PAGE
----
Listed legal services businesses have faced additional pressures in the last 13 months: the twists and turns of the pandemic have been mapped by the ups and downs of their share prices. But on the whole, their solid market performance could well revive interest in legal sector IPOs.
Since Gateley made legal history in 2015 by becoming the first UK law firm to float on the London Stock Exchange, firm owners have been watching the performance of listed practices with interest. However, it is only in the past 12 months that the ability of listed firms to withstand a concerted market downturn has really been put to the test.
Almost all the law firms listed in London took a hit in the early stages of the pandemic. At DWF, which floated on the main market in 2019, shares were riding at a record high in February 2020 before losing over a third of their value in a month. Shares continued to fall over the next two months, reaching a record low of 53p in early July. Since then, DWF Group shares have begun to climb but remain well below their 2020 peak, at 87.5p at the time of writing.
The recovery followed drastic action: DWF replaced chief executive Andrew Leaitherland in May and announced job cuts and the closure or scaling back of operations in Cologne, Dubai, Singapore and Brussels.
Shares in Anexo, a credit hire and legal services provider, followed a similar path to DWF, plunging to 103.5p at the end of March 2020 from 185p the month before. While shares recovered slightly in the subsequent lockdowns, they remain well below their peak in 2019 and early 2020.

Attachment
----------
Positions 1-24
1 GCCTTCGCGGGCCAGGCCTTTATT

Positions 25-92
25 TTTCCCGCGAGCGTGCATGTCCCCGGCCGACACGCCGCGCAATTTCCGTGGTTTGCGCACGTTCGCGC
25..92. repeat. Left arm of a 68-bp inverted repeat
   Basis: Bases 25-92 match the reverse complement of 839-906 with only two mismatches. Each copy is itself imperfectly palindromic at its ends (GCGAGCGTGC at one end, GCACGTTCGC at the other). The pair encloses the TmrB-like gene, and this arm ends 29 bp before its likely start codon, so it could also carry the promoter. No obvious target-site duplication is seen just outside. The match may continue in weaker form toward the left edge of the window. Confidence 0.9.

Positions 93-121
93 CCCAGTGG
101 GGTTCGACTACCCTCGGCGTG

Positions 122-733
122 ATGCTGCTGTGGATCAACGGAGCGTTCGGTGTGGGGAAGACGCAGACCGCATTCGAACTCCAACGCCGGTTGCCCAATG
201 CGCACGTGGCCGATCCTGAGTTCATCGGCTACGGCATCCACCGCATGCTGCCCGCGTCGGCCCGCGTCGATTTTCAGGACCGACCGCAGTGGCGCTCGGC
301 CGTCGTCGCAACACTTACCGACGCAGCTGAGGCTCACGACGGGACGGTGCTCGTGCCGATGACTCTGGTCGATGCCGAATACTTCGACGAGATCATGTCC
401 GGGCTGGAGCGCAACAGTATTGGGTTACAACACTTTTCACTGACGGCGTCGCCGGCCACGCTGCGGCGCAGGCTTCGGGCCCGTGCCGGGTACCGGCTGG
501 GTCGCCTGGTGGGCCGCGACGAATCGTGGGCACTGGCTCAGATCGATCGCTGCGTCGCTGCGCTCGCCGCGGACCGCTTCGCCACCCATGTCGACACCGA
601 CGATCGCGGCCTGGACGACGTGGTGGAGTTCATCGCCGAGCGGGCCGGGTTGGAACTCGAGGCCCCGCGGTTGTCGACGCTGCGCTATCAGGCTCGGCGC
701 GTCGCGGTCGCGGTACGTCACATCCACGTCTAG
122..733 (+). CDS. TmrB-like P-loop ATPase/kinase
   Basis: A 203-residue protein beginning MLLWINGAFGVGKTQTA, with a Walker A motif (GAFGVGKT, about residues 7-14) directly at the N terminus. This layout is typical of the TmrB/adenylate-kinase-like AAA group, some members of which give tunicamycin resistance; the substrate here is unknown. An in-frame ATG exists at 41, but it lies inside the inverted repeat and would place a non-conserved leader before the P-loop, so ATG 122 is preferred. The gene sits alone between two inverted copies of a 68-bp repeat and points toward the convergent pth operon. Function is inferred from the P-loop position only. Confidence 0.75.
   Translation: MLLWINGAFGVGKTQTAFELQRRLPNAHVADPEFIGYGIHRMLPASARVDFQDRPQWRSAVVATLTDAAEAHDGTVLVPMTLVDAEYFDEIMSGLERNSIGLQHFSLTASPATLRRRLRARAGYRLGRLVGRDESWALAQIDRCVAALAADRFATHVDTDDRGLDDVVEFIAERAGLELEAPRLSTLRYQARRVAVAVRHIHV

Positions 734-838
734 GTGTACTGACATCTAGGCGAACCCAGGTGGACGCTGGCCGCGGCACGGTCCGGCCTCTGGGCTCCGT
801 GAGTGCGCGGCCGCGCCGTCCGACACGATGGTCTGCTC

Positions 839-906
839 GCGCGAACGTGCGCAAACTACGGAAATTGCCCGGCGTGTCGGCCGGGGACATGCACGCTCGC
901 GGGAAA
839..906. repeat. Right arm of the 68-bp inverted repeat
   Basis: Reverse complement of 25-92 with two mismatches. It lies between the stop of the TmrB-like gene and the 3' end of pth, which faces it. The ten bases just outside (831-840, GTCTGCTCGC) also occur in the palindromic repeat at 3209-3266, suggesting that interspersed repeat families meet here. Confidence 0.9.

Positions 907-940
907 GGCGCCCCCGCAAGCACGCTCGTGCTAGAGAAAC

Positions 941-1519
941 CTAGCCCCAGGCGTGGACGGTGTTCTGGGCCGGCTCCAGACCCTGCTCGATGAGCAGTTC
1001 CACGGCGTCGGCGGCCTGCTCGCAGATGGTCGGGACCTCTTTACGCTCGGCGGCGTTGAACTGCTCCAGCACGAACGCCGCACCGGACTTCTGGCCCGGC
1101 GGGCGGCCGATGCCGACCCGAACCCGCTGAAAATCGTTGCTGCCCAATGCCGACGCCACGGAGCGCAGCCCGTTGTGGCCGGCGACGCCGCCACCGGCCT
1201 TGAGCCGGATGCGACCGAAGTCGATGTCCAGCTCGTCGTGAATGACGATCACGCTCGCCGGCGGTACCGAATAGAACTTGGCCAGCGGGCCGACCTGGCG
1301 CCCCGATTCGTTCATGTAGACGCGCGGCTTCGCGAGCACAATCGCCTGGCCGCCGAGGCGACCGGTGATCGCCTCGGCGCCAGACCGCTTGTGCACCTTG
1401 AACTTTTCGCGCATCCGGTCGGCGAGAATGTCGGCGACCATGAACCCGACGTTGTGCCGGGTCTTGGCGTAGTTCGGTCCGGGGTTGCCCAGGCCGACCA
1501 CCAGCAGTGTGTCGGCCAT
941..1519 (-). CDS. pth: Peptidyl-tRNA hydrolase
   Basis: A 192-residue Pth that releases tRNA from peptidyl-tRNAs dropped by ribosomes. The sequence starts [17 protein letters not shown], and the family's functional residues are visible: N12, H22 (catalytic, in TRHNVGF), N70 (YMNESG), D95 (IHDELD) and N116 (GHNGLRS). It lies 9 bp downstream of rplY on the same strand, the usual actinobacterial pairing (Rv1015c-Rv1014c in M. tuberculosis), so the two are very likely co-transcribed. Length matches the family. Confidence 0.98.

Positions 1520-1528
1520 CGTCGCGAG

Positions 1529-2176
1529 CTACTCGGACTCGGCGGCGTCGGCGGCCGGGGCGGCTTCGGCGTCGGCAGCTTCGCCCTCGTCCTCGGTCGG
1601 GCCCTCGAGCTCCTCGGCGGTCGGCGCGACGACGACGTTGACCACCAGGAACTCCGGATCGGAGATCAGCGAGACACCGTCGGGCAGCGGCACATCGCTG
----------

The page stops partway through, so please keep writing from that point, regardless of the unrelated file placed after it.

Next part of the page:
However, most listed law firms have rallied strongly in the wake of the first lockdown. Shares in Knights, Gateley and Keystone Law were all significantly higher on 22 March 2021 than on 23 March 2020, when Boris Johnson announced the first UK lockdown. While there have been some peaks and troughs along the way, legal businesses have mainly proved resilient.
As a result, interest in new flotations appears to be building. According to national media reports, Irwin Mitchell has revived flotation plans dating back years, with hopes of securing a £500m valuation. Meanwhile, in 2019, Mishcon de Reya was believed to have appointed bankers to advise on going public.
Analysts say the legal market was viewed as a risk by jittery investors as lockdown kicked in and the sector was thrust into uncharted waters outside the traditional office environment. But within a short time, the resilience and adaptability of law firms started to shine through, which prompted a quicker recovery than in other professional services.
Andrew Simms, head of research at investment bank Arden Partners, said: ‘As a relatively new listed sector, legal firms underperformed the broader stockmarket during the initial stages of the pandemic and Covid lockdown, as the diversification and counter-cyclical parts of the business models had not previously been tested, while the recoverability of key receivables and WIP [work in progress] balances was unclear to investors.
‘Through the second half of 2020, the firms had demonstrated good operational and financial management, seamless remote working highlighting the benefits of investing in technology, remaining strongly positioned and well capitalised to continue to execute on strategy. With strong organic growth returning, the share prices of the legal firms have also recovered and outperformed the stockmarket over the past six months, providing good validation of the investment case for this sector.’
Will more firms be tempted to go public? Tony Williams, principal of legal consultancy Jomati and former managing partner at Clifford Chance, said: ‘There have been good prices that have been achieved and obviously that will tempt others. The way that the market responded last year shows that it’s not all a bed of roses, however. And I think the models that have tended to list have tended to have a very small group of shareholders – DWF is the exception to that.’
There are still very few law firms listed on the stock exchange, so it may be that the resurgence is down more to the firms themselves than the sector’s strength. But investors will know there is not necessarily anything to fear from backing a listed legal practice and the pandemic is more likely to have encouraged rather than deterred firms from considering an IPO.